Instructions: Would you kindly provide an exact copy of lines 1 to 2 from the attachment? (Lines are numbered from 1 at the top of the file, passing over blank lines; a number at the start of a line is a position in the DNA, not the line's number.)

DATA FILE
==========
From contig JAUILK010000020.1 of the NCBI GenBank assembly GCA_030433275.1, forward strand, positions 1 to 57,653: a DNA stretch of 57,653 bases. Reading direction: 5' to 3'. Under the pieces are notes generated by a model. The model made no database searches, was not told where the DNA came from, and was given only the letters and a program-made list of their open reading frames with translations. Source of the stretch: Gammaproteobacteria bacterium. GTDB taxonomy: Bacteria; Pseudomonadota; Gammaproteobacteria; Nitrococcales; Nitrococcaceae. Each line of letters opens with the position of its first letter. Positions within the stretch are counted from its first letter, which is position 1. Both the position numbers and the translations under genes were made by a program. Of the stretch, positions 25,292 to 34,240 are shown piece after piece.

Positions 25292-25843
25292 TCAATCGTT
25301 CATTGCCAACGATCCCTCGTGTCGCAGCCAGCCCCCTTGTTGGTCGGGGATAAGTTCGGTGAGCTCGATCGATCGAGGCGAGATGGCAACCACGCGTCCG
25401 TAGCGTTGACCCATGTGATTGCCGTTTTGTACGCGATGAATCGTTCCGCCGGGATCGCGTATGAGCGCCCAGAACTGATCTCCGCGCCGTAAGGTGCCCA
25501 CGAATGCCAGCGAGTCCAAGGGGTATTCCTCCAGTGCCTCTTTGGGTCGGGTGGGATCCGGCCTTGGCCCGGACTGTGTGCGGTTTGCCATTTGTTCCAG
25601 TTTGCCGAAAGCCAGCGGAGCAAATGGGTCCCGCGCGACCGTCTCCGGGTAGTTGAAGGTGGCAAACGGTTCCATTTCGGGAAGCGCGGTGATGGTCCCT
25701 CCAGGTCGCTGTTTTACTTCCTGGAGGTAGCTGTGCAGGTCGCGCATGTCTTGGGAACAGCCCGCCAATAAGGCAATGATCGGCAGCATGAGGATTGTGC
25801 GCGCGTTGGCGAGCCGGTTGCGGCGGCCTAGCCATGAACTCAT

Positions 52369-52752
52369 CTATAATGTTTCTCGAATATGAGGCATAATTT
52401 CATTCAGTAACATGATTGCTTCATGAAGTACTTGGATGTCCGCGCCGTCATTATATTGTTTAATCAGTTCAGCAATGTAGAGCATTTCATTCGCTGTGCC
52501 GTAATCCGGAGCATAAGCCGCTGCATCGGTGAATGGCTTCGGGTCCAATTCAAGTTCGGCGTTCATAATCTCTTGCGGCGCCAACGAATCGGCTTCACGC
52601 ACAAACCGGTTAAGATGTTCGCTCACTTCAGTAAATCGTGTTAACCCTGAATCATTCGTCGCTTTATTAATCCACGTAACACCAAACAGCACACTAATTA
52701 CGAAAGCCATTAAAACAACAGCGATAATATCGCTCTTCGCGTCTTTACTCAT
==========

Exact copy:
From contig JAUILK010000020.1 of the NCBI GenBank assembly GCA_030433275.1, forward strand, positions 1 to 57,653: a DNA stretch of 57,653 bases. Reading direction: 5' to 3'. Under the pieces are notes generated by a model. The model made no database searches, was not told where the DNA came from, and was given only the letters and a program-made list of their open reading frames with translations. Source of the stretch: Gammaproteobacteria bacterium. GTDB taxonomy: Bacteria; Pseudomonadota; Gammaproteobacteria; Nitrococcales; Nitrococcaceae. Each line of letters opens with the position of its first letter. Positions within the stretch are counted from its first letter, which is position 1. Both the position numbers and the translations under genes were made by a program. Of the stretch, positions 25,292 to 34,240 are shown piece after piece.

Positions 25292-25843